Tuesday, October 14, 2014
Human Capital - Chicago International Film Festival
Last year, Italy's official entry for the Best Foreign Film for Hollywood's Academy Awards (each country is only allowed one entry) was La Grande Bellezza (The Great Beauty), which did in fact, win the Oscar at this year's ceremony. At this year's David di Donatello awards in Italy (often referred to as Italy's Academy Awards), the prize for Best Film was given to Human Capital, directed by Paolo Virzi. Having seen both films, I'd say the di Donatello awards got it right; this is a wonderful piece of movie making and story telling.
The film's premise is a clever one; a luckless, unnamed individual rides his bicycle home one night after work, but is struck by an SUV, knocking him unconscious into a ditch. The film then tells us three different perspectives of what might have happened, as each chapter follows the fortunes of one individual, each of whom is linked to the other in various ways. This organization helps us understand the motives of not only these three people, but everyone else in the film. There's a great deal of deceit and self-centered behavior throughout the film, one that is populated largely by wealthy people (wealthy at least in terms of finances), yet there is at least one individual who has a soul and cares about the fortune of others.
As directed by Paolo Virzi, Human Capital unfolds both as a mystery as well as an examination into human behavior and in many ways, a look at the moral virtues of modern-day Italy. At the heart of the film is a story about the relationship of a wealthy capitalist Giovanni Bernaschi (Fabrizio Gifuni) and his wife Carla (Valeria Bruni Tedeschi). He is setting up a fund that he is certain will bring his fellow investors a great return, as he is basing this on the economic collapse of foreign countries. He is constantly in meetings and has little time for his wife, who is bored, yet cannot find the strength to do much against his lack of emotion for her; surrounded by wealth, she does not wish to rock the boat.
We also follow the story of Dino (Fabrizio Bentivoglio), a simple man with a small business who needs money as his wife Roberta (Valeria Golino) is expecting twins; he meets Giovanni through a friendly tennis match and asks to be allowed as an investor in Giovanni's fund. Dino has to borrow from the bank to come up with the staggering sum he needs to join this group; he does so without telling Giovanni or his wife.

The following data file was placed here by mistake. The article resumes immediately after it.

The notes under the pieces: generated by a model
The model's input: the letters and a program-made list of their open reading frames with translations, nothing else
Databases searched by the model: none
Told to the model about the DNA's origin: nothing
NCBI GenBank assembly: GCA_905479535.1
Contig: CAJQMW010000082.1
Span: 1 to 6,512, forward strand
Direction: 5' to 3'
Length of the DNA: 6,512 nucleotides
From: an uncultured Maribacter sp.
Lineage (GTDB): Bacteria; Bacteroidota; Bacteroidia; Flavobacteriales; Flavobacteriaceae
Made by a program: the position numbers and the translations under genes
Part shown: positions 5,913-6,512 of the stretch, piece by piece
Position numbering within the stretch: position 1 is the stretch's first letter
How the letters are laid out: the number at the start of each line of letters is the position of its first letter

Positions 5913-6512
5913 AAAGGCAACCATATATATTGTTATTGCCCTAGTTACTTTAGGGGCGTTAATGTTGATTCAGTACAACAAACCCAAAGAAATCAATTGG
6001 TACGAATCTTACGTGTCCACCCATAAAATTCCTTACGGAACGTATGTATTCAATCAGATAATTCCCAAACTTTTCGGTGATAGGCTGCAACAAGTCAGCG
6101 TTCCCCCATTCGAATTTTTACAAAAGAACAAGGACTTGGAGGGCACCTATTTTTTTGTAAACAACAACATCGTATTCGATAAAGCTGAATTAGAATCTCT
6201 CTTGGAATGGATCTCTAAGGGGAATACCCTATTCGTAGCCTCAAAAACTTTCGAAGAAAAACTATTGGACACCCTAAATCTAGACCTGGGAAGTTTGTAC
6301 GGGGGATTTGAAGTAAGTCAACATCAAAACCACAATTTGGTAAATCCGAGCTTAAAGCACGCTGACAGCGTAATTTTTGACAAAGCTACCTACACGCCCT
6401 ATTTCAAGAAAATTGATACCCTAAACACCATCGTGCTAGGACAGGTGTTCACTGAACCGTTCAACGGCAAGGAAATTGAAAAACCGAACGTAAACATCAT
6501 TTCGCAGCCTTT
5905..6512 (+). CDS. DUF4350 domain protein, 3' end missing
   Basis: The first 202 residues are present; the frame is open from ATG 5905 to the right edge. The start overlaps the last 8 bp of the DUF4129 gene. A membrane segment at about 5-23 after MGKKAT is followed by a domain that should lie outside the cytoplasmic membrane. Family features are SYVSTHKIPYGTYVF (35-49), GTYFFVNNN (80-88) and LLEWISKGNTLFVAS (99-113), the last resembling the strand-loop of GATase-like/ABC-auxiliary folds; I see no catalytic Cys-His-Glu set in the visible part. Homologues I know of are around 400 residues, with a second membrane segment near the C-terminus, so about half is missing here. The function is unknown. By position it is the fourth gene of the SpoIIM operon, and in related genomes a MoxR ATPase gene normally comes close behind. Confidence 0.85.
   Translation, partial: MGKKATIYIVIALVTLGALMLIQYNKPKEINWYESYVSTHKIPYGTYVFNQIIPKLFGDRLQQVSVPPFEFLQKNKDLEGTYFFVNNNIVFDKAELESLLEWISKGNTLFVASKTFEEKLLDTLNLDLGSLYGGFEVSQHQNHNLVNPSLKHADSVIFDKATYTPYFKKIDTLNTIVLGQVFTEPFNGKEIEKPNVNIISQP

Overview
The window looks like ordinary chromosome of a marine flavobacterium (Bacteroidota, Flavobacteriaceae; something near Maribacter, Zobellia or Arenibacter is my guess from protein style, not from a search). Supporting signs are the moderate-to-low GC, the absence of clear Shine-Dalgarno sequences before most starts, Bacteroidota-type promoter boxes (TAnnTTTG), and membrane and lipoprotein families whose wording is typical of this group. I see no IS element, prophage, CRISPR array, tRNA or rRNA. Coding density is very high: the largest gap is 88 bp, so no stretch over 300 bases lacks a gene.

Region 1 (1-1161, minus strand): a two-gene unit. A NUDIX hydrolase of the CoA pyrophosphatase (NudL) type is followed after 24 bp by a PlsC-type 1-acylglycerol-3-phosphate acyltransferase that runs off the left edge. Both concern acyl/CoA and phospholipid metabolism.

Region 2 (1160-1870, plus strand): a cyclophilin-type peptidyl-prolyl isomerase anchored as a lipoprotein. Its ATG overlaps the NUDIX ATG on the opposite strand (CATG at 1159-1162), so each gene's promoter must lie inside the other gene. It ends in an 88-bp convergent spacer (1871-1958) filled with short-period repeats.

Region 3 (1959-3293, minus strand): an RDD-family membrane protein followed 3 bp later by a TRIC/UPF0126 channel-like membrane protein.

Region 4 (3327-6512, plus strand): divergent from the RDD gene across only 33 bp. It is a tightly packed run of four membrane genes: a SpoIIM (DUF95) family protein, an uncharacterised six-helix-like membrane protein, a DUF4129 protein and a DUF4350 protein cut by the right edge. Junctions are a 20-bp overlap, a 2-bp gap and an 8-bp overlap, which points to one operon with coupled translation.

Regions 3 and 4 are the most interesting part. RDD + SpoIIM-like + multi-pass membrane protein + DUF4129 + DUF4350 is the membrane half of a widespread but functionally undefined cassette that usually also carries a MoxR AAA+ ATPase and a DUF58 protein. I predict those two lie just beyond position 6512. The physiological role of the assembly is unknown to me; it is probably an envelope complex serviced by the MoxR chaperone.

Meanwhile, Dino's daughter Serena (Matilde Gioli) is attracted to Giovanni's son Massimiliano (Guglielmo Pinelli), whose vehicle was the one that hit the poor soul on his bicycle. Whether or not Massimilliano was actually driving his SUV is a crux of the story; if he did, will Serena still be in love with him?
There are many strengths here and great credit must be given to the screenwriters Francesco Bruno, Francesco Piccoli and Virzi himself (the screenplay is based upon the novel by Stephen Amidon). The authors give us a world of three-dimensional characters, ones whose lives are incomplete, regardless of how much money or earthly possessions they have. In a key sequence, Carla sees an old theater that has fallen apart and she wishes to bring it back to life and create a new acting company. Her husband argues against it, but gives into her, apparently as his way of pleasing her. For Carla, this is her way of having something to do besides shopping and showing up at society functions, merely to please her husband. For Giovanni, this is the least he thinks he can do to show his wife how much he loves her.
The acting is first-rate throughout, as there are at least five noteworthy performances, especially from Tedeschi, Gifuni and Bentivolgio, and in smaller roles, Golino and Gioli. Tedeschi uses her voice remarkably well, her hushed tones representing her lack of emotional strength. As Serena, Gioli displays a natural quality that serves as a nice contrast to all the glamour and posh surroundings on the screen.
It is Serena who is the moral compass of this tale, as she desperately wants to help Massimiliano and as well as another troubled young man she befriends later in the film. There is wealth that is represented by money and belongings, but Virzi seems to be saying that real wealth comes from basic human virtues such as compassion, kindness and honest affection. What does someone profit if they gain money, yet lose the common touch?
Human Capital (Il Capitale Umano) - directed by Paolo Virzi
To be shown at the AMC River East 21 Theater, 322 E. Illinois Street, Chicago
on Thursday, October 16 at 8:30 PM and on Friday, October 17 at 5:30 PM